With an edging of snow.

I go through the snow. I closed
My eyes, but the light can still get through
My porous eyelids, and I perceive
That in my words it's still the snow
That swirls, thickens, bursts.

A letter that we find and unfold,
And the ink on it has faded and in the marks
The clumsiness of the wit is visible
Which can only muddle up its sharp shadows.

And we try to read, we don't understand
Who is interested in us in memory,
Except that it's summer again; and we see
Under the flakes the leaves, and the heat
Rise from the missing sun like a mist.

It sounds like a lot of silent e's in a sentence.
One feels that one owes them
Only shadows of metaphors.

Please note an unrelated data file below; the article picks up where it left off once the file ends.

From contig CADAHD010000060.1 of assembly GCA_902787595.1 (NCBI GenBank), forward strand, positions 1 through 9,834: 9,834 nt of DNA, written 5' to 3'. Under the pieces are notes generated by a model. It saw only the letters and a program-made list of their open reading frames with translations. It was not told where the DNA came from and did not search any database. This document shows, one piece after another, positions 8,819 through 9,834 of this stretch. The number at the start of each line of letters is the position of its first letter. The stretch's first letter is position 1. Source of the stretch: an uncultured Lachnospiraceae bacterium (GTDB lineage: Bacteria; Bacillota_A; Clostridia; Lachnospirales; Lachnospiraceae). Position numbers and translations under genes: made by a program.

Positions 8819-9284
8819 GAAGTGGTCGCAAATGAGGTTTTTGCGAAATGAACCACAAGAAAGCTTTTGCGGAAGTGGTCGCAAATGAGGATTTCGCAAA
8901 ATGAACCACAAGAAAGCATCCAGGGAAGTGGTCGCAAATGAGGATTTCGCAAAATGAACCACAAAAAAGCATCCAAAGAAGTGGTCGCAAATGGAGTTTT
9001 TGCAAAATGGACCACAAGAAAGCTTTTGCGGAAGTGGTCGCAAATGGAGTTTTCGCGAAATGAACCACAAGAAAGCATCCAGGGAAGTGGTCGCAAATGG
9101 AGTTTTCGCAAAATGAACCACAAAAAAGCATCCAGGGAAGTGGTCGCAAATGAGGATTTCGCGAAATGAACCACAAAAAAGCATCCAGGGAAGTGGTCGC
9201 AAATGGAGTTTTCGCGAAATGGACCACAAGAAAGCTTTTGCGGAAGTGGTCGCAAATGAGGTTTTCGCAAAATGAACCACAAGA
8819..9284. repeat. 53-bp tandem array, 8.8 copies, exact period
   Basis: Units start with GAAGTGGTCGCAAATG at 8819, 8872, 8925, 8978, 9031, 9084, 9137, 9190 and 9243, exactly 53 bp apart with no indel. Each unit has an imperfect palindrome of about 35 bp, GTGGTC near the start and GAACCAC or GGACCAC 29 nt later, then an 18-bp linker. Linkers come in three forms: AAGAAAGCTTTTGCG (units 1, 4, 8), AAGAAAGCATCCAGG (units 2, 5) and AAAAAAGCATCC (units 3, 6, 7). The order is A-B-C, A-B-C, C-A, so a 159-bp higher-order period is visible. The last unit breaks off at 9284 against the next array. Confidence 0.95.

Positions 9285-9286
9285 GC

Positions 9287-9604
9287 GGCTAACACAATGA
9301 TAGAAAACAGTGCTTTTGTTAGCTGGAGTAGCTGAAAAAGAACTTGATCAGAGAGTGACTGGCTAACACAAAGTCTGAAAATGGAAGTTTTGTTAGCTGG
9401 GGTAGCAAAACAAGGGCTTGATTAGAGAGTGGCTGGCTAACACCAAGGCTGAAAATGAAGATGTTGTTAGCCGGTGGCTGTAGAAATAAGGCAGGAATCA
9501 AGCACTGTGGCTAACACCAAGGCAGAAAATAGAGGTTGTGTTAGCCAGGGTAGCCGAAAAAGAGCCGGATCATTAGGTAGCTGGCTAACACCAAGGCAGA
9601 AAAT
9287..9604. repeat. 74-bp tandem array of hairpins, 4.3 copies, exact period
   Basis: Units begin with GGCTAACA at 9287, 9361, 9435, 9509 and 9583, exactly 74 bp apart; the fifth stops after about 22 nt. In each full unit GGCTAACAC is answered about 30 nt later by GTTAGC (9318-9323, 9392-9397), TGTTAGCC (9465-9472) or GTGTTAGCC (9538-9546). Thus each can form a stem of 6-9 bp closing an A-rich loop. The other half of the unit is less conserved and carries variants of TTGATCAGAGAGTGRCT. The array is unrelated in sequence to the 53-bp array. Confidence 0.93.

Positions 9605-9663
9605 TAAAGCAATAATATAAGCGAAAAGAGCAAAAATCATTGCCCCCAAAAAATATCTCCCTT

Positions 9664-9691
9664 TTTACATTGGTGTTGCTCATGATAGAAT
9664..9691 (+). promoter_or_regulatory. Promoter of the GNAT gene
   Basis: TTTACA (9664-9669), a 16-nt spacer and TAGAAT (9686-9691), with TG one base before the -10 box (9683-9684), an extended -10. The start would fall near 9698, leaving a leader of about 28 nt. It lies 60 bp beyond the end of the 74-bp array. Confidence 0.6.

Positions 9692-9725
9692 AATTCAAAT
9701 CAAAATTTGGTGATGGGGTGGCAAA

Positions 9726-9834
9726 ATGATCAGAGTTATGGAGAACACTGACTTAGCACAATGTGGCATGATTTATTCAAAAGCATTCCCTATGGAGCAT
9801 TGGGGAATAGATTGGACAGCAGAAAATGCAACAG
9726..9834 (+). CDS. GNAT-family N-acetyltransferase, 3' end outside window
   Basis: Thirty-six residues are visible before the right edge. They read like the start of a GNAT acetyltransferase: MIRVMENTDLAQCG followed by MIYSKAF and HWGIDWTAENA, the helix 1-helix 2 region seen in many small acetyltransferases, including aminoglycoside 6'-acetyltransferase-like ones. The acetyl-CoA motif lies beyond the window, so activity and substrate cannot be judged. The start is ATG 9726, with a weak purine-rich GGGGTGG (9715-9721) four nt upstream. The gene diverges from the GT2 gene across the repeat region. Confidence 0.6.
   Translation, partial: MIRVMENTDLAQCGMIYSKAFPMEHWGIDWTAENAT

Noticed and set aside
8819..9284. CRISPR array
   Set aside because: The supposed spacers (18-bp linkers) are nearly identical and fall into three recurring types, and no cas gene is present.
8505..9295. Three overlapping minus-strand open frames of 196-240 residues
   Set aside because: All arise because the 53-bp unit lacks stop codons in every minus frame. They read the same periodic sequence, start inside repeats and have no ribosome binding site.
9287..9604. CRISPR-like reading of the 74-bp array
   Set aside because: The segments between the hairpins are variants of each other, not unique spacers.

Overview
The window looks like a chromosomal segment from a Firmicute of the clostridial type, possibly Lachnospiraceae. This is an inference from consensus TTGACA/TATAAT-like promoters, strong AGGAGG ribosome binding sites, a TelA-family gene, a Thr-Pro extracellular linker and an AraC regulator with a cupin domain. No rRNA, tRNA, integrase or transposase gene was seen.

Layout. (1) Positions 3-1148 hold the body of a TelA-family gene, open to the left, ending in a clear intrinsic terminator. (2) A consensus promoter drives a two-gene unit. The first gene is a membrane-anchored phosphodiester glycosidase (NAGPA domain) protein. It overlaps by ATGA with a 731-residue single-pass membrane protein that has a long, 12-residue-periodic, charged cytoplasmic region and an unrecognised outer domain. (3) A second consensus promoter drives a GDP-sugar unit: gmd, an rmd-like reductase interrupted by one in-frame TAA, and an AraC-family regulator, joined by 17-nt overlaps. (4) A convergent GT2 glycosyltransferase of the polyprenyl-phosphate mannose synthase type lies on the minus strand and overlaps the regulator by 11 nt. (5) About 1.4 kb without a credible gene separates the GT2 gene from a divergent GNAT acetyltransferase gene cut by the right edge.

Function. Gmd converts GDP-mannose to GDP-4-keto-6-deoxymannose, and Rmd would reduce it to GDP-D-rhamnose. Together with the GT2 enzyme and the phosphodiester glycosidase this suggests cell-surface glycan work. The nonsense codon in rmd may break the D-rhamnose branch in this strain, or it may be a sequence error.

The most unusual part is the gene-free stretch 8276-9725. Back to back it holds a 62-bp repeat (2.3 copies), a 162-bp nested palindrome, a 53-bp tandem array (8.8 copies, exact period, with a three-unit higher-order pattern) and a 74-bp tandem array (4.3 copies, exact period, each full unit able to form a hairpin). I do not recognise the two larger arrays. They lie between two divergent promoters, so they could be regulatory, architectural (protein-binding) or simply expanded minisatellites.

It's like,
As soon as it is snowing more heavily,
These hands that push away other hands

But play with the fingers they have rejected.


Blunders, without repercussions of the light.
One follows another and still others, as if
Understanding no longer mattered, nor laughing.

And Aristotle said it very well,
Somewhere in his Poetics that we read so poorly,
The value of transparency,
In phrases like the buzzing of bees,
is like clear water.

Lucretius knew it:
Open the chest
And you will see that it's full of swirling

And sometimes two flakes
Meet, combine,
Or else one turns aside gracefully
In its small death.

Where does the idea come from that it's clear
In a few words
When the one is only the night,
The other only a dream?

Where do those two shadows come from
Going along smiling,
And the one muffled up
In red wool?


It's snowing. Soul, did you expect
To have eternal birth?
See, you have there
Even a party dress for death.

Finery like in adolescence,